B and T lymphocytes, the primary cells of the adaptive immune system, provide a major line of defense against a myriad of foreign molecules by virtue of antigen-specific receptors. The vast diversity amongst the antigen receptors genes is generated through V(D)J recombination, a process in which individual V, D, and J gene segments are rearranged. Defects in V(D)J recombination lead to combined immunodeficiencies in human patients and can also result in lymphoid malignancies. One factor that plays a critical role during V(D)J recombination is the non-homologous end joining (NHEJ) DNA repair factor, Artemis. Artemis was initially discovered as the gene inactivated in a human radiosensitive severe combined immunodeficiency syndrome. Hypomorphic Artemis alleles have also been identified in patients and are associated with combined immunodeficiencies of varying severity. Artemis plays a vital role as a DNA nuclease that processes broken ends during V(D)J recombination as well as general double strand break repair prior to ligation. Its intrinsic exo- and endonucleolytic activities are modulated by interaction with the DNA-dependent protein kinase catalytic subunit NHEJ factor. However, the precise mechanisms by which Artemis activities are regulated in vivo are not well understood. The major goals of this proposal are to gain a better understanding of the mechanisms and regulation of DNA end processing during V(D)J rearrangements and general DNA repair.
Three specific aims are proposed.
Aim 1 is to define the molecular mechanisms involved in activating and regulating Artemis endonucleolytic activities.
Aim 2 is to elucidate the molecular mechanisms underlying tumorigenesis caused by a hypomorphic, Artemis disease allele, P70, using the mouse as a model system. This premature translation termination mutation leads to partial immunodeficiency and predisposition to lymphoid malignancy in human patients. In addition, the genetic interactions between Artemis, ATM and Mre11 will be examined.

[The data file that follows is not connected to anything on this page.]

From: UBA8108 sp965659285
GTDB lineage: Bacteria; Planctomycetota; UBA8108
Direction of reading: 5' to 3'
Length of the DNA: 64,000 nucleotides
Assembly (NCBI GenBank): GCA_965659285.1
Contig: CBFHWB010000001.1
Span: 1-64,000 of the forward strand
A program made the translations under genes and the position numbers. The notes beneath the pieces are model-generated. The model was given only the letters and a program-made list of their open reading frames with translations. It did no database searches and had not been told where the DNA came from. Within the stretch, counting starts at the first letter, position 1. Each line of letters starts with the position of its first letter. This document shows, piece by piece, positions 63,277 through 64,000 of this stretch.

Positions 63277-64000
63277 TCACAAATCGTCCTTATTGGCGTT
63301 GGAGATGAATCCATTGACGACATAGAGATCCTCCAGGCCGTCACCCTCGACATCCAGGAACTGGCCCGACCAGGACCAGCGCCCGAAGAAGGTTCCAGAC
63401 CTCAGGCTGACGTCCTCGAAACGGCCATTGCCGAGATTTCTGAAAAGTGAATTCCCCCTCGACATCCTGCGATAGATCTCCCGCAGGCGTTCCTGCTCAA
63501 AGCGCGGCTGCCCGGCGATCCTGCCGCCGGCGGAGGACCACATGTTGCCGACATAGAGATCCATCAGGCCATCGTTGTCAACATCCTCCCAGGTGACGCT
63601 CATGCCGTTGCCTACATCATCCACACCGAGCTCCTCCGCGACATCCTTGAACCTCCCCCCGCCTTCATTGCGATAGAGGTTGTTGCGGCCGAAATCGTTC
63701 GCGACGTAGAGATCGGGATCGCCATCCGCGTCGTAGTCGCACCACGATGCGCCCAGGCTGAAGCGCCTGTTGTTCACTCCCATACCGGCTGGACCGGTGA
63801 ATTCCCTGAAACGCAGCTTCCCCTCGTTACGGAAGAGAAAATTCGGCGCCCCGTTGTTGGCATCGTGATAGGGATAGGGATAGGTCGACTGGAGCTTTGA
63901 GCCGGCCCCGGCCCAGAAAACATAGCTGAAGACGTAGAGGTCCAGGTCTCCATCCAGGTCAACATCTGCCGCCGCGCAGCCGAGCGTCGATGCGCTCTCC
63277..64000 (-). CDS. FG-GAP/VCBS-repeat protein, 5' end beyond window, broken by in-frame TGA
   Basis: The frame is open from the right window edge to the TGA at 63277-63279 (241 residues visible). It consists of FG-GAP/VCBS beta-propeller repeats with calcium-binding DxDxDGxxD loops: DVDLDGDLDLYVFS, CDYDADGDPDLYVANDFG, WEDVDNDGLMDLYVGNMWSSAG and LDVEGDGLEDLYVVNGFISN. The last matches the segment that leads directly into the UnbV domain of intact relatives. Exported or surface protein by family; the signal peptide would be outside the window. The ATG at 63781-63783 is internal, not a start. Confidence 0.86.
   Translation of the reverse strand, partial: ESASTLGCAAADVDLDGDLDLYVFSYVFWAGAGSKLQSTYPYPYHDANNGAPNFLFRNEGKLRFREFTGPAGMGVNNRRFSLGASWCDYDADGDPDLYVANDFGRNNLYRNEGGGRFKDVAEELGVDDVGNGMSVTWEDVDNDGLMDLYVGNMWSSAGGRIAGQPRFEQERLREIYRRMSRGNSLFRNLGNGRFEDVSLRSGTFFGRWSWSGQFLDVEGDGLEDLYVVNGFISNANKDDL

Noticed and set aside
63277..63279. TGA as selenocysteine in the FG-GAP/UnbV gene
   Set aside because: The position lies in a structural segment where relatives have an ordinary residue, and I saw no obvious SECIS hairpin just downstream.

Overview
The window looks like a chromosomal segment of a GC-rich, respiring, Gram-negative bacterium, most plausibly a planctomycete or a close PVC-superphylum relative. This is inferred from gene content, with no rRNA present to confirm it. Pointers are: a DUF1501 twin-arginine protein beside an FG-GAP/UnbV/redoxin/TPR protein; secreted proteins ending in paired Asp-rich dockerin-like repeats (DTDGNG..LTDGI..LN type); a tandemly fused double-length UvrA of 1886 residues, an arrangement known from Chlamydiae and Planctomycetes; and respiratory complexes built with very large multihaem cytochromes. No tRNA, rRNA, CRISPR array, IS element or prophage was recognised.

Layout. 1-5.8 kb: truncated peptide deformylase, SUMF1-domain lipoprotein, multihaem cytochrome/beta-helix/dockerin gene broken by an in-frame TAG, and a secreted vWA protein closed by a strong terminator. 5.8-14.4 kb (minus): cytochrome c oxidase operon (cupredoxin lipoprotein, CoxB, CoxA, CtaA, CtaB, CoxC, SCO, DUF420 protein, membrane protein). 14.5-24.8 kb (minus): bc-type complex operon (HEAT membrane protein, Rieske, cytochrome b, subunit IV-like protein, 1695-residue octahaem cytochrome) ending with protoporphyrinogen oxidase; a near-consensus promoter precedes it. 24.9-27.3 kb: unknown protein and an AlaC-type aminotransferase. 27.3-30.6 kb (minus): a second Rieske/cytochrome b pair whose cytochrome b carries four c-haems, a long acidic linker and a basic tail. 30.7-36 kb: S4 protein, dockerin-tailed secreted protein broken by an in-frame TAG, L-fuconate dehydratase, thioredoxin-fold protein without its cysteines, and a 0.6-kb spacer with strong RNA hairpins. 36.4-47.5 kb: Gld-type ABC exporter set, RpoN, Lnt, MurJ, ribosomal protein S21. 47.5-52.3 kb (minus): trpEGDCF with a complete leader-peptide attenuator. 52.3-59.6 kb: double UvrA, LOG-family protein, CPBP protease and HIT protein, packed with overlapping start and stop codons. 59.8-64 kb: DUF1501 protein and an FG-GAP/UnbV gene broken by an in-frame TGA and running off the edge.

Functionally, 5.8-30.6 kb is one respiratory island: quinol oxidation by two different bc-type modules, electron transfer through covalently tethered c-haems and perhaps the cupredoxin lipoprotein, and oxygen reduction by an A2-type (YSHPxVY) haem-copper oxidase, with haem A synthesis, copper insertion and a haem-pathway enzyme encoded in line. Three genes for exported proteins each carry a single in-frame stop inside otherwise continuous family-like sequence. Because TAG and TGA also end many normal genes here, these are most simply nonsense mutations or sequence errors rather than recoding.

Aim 3 will capitalize on the previously developed Artemis-P70 mouse model, which provides a valuable in vivo system to define the impact of therapeutics that allow read-through of nonsense mutations. The impact of this emerging class of drugs on the DNA repair, genome instability, V(D)J recombination, and lymphocyte development phenotypes in mutant cells and mice will be determined. Together, these studies will provide important insights into the molecular events that occur during V(D)J coding end joining and general DSB repair, elucidate the impact of aberrant V(D)J end processing on lymphocyte development and tumor predisposition, and potentially identify novel therapeutics for primary immunodeficiencies caused by nonsense mutations.
This proposal will examine the molecular mechanisms and regulation of DNA end processing during V(D)J recombination and the consequences of aberrant end processing on immune system development and lymphoid malignancies. In addition, the impact of premature termination codon read-through therapeutics on treating immunodeficiency, DNA repair and genome instability phenotypes using a unique mouse model will be examined. Together, these studies will not only provide important insights into the basic mechanisms of V(D)J recombination, but also lead to a better understanding of the in vivo consequences of specific human disease alleles as well as potentially identify novel therapeutics for inherited primary immunodeficiencies.
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